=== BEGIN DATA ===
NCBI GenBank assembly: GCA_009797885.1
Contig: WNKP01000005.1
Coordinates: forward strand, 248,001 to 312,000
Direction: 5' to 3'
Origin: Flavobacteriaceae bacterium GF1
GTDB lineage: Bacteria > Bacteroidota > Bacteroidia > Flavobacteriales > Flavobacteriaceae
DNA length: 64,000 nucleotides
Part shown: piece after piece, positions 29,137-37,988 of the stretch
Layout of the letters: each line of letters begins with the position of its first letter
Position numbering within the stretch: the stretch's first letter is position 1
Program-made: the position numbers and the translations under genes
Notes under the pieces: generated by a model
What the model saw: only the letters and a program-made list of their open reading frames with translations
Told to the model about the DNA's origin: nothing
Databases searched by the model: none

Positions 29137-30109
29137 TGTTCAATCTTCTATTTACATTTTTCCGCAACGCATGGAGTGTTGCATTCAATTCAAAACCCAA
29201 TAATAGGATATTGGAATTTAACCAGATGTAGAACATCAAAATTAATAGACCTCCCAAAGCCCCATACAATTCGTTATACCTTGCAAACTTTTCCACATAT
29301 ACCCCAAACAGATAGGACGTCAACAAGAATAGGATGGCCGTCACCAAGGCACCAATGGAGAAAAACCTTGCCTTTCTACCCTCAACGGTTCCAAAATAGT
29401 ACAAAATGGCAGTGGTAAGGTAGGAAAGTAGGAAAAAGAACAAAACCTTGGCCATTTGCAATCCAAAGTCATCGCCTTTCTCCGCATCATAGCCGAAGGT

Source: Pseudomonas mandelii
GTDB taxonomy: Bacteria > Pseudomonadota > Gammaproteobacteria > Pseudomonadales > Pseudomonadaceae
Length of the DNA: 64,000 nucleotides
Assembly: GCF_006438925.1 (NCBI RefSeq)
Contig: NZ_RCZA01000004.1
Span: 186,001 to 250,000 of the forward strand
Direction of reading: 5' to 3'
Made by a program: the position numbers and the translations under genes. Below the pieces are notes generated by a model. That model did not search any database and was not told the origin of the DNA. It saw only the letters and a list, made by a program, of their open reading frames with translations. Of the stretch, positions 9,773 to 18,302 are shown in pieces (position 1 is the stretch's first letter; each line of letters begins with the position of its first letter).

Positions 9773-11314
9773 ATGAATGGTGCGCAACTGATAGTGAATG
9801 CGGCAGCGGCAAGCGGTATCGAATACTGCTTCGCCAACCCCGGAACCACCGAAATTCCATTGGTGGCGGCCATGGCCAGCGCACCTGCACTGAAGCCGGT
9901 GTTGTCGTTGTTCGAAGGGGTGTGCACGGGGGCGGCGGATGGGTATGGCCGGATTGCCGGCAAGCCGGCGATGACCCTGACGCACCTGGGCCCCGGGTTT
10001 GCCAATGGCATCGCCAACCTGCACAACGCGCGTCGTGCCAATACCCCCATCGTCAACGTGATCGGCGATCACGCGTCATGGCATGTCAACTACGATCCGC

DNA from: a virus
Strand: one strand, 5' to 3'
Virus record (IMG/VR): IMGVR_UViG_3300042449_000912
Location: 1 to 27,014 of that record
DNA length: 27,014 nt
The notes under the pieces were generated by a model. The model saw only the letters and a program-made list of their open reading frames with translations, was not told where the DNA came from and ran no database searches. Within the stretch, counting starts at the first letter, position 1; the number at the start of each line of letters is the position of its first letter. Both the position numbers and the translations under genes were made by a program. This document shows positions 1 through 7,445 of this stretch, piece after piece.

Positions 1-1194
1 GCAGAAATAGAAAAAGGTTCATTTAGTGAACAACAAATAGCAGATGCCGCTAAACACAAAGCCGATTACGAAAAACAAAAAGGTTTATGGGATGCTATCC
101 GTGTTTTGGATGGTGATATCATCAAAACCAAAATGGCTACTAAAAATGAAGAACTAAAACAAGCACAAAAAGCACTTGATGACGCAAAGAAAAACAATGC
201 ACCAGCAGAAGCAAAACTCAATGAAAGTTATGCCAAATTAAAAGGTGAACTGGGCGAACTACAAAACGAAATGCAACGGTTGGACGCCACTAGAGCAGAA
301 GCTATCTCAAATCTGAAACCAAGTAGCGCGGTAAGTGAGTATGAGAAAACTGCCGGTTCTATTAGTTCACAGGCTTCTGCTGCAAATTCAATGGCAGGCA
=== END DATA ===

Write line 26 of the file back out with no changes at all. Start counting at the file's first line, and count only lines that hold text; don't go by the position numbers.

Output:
Span: 186,001 to 250,000 of the forward strand